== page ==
From the outside, this church may seem unremarkable, but taking a tour will reveal one of the world’s finest collections of Catholic relics dating back to its infancy. Many dates from early Christianity date to this 19th-century chapel and display dates back to its original Christian practice.
Harrisburg Cathedral stands out as one of the city’s most striking structures with its green copper dome dominating its skyline and architectural details combining Baroque Revival and Renaissance elements.
Cathedral Basilica of Saints Peter and Paul
The Cathedral Basilica of Saints Peter and Paul in Philadelphia is one of Pennsylvania’s most breathtaking churches to visit, dating back to 1846-1864 and serving as head church of Roman Catholic Archdiocese of Philadelphia. This iconic structure boasts an ornate main altar with eight side altars lining its massive brownstone facade; eight side altars; an eighteenth side altar, large main chapel, crypt and green copper dome making up its stunning exterior design.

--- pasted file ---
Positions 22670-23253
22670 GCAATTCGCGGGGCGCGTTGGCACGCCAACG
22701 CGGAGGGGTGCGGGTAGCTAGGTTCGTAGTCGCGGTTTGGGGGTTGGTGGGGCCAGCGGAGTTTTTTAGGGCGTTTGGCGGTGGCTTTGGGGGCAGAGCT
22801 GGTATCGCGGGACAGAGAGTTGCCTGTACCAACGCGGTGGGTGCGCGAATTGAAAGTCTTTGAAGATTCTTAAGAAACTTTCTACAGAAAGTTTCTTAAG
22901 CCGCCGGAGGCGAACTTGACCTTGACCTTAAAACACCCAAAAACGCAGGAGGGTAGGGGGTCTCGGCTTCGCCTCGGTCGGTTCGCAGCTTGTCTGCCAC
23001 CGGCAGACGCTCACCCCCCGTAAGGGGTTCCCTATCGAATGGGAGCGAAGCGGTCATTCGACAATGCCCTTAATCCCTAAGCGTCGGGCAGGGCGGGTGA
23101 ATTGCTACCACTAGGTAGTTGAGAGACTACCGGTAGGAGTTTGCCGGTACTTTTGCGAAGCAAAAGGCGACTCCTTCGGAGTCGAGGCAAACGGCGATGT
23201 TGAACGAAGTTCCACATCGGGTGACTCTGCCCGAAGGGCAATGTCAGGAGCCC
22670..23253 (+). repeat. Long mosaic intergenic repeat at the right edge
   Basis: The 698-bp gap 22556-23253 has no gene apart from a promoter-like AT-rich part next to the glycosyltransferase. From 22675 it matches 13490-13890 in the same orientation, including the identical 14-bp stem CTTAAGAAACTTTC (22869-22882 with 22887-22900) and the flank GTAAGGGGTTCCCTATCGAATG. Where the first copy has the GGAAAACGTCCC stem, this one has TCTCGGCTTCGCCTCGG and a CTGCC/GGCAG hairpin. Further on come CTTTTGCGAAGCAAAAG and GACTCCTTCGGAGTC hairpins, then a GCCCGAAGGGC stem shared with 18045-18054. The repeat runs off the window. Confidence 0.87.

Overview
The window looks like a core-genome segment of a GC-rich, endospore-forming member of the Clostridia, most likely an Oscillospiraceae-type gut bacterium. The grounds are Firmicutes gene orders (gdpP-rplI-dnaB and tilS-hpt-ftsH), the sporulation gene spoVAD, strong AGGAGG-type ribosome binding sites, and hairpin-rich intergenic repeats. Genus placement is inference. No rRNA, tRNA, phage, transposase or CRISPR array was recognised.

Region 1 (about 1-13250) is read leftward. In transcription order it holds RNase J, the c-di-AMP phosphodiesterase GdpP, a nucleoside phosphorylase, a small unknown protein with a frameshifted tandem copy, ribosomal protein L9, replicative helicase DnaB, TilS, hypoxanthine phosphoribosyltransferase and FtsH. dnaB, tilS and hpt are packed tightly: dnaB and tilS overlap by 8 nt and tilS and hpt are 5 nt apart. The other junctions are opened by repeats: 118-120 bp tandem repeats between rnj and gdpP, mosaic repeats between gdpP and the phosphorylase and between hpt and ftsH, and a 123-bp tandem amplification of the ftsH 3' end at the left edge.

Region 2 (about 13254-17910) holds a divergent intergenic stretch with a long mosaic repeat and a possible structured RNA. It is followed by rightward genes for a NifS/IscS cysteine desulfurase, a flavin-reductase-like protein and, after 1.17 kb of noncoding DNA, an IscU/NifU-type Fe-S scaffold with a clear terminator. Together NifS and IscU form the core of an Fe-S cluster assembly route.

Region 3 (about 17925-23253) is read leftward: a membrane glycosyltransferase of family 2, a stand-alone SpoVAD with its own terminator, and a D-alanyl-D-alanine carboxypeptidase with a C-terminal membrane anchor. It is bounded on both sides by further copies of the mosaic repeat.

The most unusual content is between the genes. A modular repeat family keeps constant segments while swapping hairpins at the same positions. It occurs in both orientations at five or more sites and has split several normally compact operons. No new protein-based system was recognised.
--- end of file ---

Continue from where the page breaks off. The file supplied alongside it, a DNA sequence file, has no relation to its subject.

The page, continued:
The church contains an array of religious relics dating back to the dawn of Christianity. Relics include Saint John’s head and Saint Paul’s remains; making this collection one of the second-largest outside of Vatican. Additionally, tours are free every hour for anyone wishing to explore further.
Heinz Memorial Chapel can be found on the University of Pittsburgh campus and was constructed by Henry John Heinz, founder of Heinz Company, to honor his mother. The interior features an eclectic blend of colonial American design with more ornate Catholic influences; interesting historical pieces include George Washington’s pew used during a visit and a baptismal font that traveled all the way from Europe in order to baptize William Penn’s family members.